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Follicle-stimulating hormone administered at the time of human chorionic gonadotropin trigger improves oocyte developmental competence in in vitro fertilization cycles: a randomized, double-blind, placebo-controlled trial.

Author(s): Lamb JD, Shen S, McCulloch C, Jalalian L, Cedars MI, Rosen MP

Affiliation(s): Department of Obstetrics, Gynecology and Reproductive Sciences, Division of Reproductive Endocrinology and Infertility, University of California, San Francisco, California 94115, USA.

Publication date & source: 2011-04, Fertil Steril., 95(5):1655-60.

Publication type: Randomized Controlled Trial; Research Support, Non-U.S. Gov't

OBJECTIVE: To determine whether an additional follicle-stimulating hormone (FSH) bolus administered at the time of the human chorionic gonadotropin (hCG) trigger can improve the developmental competence of the oocyte. DESIGN: Randomized, double-blind, placebo-controlled, clinical trial. SETTING: Academic medical center. PATIENT(S): Women undergoing a long agonist suppression in vitro fertilization (IVF) protocol for treatment of infertility. INTERVENTION(S): FSH bolus at time of hCG trigger versus placebo. MAIN OUTCOME MEASURE(S): Primary outcome; fertilization; secondary outcomes: oocyte recovery, implantation rate, and clinical and ongoing pregnancy/live birth rates. RESULT(S): A total of 188 women (mean age: 36.2 years; range: 25 to 40 years) were randomized. Fertilization (2PN/#oocyte) was statistically significantly improved in the treatment arm (63% vs. 55%) as was the likelihood of oocyte recovery (70% vs. 57%). There was no statistically significant difference in clinical pregnancy rate (56.8% vs. 46.2%) or ongoing/live birth rate (51.6% vs. 43.0%). CONCLUSION(S): Improvements in IVF success rates have largely been due to optimization of embryo culture and stimulation protocols; less attention has been directed toward methods to improve induction of final oocyte maturation. This was the first randomized, double-blind, placebo-controlled trial to modify the ovulation trigger to improve oocyte competence, as demonstrated by the statistically significant improvement in fertilization. Copyright (c) 2011 American Society for Reproductive Medicine. Published by Elsevier Inc. All rights reserved.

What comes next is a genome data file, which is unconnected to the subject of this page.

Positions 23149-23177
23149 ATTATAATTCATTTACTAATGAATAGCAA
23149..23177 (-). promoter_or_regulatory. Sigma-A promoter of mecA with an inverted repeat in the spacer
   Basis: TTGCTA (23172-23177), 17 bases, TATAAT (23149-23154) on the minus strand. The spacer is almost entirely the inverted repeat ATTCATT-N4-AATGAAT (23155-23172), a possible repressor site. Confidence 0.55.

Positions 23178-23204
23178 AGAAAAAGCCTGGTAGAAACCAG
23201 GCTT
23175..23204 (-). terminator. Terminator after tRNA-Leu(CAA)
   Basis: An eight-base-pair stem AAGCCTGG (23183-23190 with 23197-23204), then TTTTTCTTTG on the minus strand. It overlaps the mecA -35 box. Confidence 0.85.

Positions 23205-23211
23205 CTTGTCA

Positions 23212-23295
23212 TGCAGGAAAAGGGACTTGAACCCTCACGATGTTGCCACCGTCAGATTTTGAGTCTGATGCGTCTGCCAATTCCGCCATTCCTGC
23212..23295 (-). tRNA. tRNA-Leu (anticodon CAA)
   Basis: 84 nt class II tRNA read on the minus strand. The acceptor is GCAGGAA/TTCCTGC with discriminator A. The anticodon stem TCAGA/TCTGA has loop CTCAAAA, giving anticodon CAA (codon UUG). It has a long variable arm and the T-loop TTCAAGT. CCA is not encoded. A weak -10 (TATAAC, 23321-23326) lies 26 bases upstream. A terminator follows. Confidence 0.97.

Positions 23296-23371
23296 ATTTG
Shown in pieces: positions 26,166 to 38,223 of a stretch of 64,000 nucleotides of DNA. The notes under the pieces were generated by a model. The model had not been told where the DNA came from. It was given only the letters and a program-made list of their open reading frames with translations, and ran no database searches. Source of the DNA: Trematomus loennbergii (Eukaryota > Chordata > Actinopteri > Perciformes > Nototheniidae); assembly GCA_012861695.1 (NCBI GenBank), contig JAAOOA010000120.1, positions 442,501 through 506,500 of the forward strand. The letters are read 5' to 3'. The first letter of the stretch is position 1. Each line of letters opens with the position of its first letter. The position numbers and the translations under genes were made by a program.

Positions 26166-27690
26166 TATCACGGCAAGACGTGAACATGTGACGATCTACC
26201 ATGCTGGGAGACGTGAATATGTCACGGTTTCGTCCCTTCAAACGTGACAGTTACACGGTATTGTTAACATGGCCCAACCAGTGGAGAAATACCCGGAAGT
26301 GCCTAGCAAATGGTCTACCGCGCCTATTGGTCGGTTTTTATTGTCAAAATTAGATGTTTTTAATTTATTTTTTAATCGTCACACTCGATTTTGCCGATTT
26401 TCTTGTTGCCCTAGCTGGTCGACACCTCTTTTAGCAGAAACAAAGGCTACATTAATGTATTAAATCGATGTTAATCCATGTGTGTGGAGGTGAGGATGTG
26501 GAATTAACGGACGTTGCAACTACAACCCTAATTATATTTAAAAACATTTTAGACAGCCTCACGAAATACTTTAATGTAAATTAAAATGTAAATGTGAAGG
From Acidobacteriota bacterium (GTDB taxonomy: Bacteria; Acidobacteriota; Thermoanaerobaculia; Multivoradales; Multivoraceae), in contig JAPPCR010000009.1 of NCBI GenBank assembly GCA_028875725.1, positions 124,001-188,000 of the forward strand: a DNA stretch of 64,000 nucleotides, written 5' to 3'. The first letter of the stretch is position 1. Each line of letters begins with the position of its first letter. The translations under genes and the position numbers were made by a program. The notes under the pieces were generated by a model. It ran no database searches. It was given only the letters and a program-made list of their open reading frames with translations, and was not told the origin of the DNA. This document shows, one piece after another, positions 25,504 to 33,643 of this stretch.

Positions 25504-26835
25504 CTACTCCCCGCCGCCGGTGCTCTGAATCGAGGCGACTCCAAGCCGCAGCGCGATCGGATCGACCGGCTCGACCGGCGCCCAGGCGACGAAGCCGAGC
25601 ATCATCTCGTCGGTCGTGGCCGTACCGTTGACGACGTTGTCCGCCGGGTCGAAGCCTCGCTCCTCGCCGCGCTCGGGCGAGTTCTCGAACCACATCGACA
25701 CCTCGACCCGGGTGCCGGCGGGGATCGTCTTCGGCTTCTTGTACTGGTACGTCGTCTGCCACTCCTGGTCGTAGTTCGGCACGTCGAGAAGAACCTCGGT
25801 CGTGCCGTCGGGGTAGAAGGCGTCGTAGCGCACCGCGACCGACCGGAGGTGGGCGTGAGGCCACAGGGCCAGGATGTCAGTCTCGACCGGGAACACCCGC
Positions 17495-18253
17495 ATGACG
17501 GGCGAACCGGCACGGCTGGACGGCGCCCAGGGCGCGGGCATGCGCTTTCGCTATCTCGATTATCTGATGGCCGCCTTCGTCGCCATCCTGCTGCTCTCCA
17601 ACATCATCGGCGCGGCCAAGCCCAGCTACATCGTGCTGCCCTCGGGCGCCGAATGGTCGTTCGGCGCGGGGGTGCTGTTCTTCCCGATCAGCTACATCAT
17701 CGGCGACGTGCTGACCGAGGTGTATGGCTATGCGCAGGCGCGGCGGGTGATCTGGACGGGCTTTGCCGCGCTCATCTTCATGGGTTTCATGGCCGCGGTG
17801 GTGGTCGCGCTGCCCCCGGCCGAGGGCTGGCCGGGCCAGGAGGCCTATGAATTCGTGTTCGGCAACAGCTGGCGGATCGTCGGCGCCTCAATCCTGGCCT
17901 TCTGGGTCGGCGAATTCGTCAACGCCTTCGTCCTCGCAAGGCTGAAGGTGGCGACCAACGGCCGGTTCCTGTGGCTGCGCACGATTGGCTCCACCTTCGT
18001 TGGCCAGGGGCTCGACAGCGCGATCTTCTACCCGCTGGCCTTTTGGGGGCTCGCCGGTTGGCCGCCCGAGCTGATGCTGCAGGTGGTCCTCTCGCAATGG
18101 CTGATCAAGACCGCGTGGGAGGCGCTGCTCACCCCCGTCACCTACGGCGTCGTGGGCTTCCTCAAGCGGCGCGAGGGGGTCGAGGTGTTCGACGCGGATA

Page last updated: 2011-12-09

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